New analysis: Student loan borrowers with no degree

College dropouts experience longer-lasting debt burdens and are four times more likely to default on their student loans.
By: | November 12, 2020
Getty Images, bearsky23Getty Images, bearsky23

It’s a popular club that often has a lifetime membership, but it’s one that no one wants to be a member of: the group of adults who have student loan debt but no diploma to show for it. According to a new analysis from OneClass—a provider of exam study guides, lecture notes and video tutorials created by top students—57% of students who take on debt for college don’t go on to graduate. The dropout rate for all students lands at 40%, meaning those who need loans drop out a lot more often than their non-borrowing peers.

The percentages of dropouts with student loan debt are close to the overall average for public colleges and universities/community colleges (56%) and for-profit colleges (59%). The percentage is a bit lower, 48%, for those who dropped out of private nonprofit colleges.

Considering all the data, a big continued to-do for colleges is this: Support student loan recipients in completing their studies.

Much research has pointed to the college degree significantly opening up individuals’ earning potential. So not surprisingly, it takes longer for borrowers who drop out to chip away at their debt. Department of Education data showed that 12 years after starting college, those who graduated had on average 58% of their loan balance yet. But those who never graduated had 84% of their loan balance left. The median amount that group still owed: $24,400 (compared to $11,700 for those how had obtained a bachelor’s degree or higher).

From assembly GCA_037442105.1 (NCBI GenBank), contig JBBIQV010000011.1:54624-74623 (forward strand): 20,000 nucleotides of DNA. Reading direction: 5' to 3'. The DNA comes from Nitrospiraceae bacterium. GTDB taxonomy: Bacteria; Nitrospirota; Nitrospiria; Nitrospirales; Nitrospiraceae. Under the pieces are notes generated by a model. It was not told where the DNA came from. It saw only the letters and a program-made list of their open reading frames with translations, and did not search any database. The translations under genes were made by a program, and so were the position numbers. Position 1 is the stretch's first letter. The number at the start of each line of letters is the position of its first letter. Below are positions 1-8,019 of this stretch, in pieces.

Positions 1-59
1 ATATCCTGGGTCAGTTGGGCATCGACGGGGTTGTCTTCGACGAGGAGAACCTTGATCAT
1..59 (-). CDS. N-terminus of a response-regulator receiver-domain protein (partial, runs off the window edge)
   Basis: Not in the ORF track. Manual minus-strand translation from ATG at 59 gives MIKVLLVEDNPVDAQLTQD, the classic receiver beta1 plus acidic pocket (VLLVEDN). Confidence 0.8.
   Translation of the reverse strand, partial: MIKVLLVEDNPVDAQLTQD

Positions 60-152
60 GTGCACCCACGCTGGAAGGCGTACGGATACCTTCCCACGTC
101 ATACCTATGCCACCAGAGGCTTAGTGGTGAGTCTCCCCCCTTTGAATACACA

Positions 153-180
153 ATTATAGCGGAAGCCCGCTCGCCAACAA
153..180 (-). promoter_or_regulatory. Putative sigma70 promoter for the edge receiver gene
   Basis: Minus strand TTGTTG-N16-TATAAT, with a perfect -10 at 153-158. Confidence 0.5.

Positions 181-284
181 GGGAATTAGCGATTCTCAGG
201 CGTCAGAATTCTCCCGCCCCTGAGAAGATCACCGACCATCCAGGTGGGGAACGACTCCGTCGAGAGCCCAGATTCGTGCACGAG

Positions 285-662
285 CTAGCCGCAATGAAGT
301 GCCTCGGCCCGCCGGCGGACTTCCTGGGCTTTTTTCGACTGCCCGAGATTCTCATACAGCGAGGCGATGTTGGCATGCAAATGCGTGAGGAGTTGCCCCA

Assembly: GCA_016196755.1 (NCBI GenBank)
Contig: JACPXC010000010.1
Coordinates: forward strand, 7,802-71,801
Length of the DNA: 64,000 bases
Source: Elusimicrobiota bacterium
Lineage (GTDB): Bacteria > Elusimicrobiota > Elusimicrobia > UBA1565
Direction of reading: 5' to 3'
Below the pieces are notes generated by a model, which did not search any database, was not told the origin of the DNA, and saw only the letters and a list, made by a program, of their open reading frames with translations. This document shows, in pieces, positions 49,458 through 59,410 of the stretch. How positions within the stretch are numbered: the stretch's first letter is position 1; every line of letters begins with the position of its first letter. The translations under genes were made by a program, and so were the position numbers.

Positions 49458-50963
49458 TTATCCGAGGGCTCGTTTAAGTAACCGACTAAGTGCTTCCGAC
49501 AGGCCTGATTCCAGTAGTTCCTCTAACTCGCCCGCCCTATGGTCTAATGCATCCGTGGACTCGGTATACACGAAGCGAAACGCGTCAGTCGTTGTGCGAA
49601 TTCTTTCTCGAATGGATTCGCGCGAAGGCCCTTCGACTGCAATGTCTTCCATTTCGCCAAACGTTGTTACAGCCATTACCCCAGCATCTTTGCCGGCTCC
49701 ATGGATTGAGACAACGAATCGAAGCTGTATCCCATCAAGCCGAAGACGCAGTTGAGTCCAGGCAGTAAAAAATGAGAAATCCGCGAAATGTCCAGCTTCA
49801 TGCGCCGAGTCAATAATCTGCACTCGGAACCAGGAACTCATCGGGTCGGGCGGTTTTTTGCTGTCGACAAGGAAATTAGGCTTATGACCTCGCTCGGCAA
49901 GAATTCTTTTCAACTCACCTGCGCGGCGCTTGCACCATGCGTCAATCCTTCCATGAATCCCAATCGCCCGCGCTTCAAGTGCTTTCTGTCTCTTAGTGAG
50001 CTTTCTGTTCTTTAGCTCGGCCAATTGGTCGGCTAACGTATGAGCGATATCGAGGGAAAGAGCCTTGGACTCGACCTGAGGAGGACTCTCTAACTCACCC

Not graduating also impacts student loan defaults. OneClass researchers found that college dropouts are four times as likely to default on their loans compared to their graduating counterparts. That finding is an increase from an earlier longitudinal study where default rates were three times higher for those who didn’t graduate.

Considering all the data, a big continued to-do for colleges is this: Support student loan recipients in completing their studies.

College leaders must also keep affordability in mind, especially as college cost issues have been “exacerbated by COVID,” says Richard DeCapua, vice president of academic integrity at OneClass. By revisiting the curriculum, colleges can “explore faster, cheaper paths for degree completion that are non-traditional and innovative,” he adds.

DeCapua believes higher ed needs to be rebranded for a post-COVID world. Leaders can “articulate how they have learned from the hard virtual lessons of 2020,” he says, and “how they have adapted their institution for 2021.”

Melissa Ezarik is senior managing editor of UB.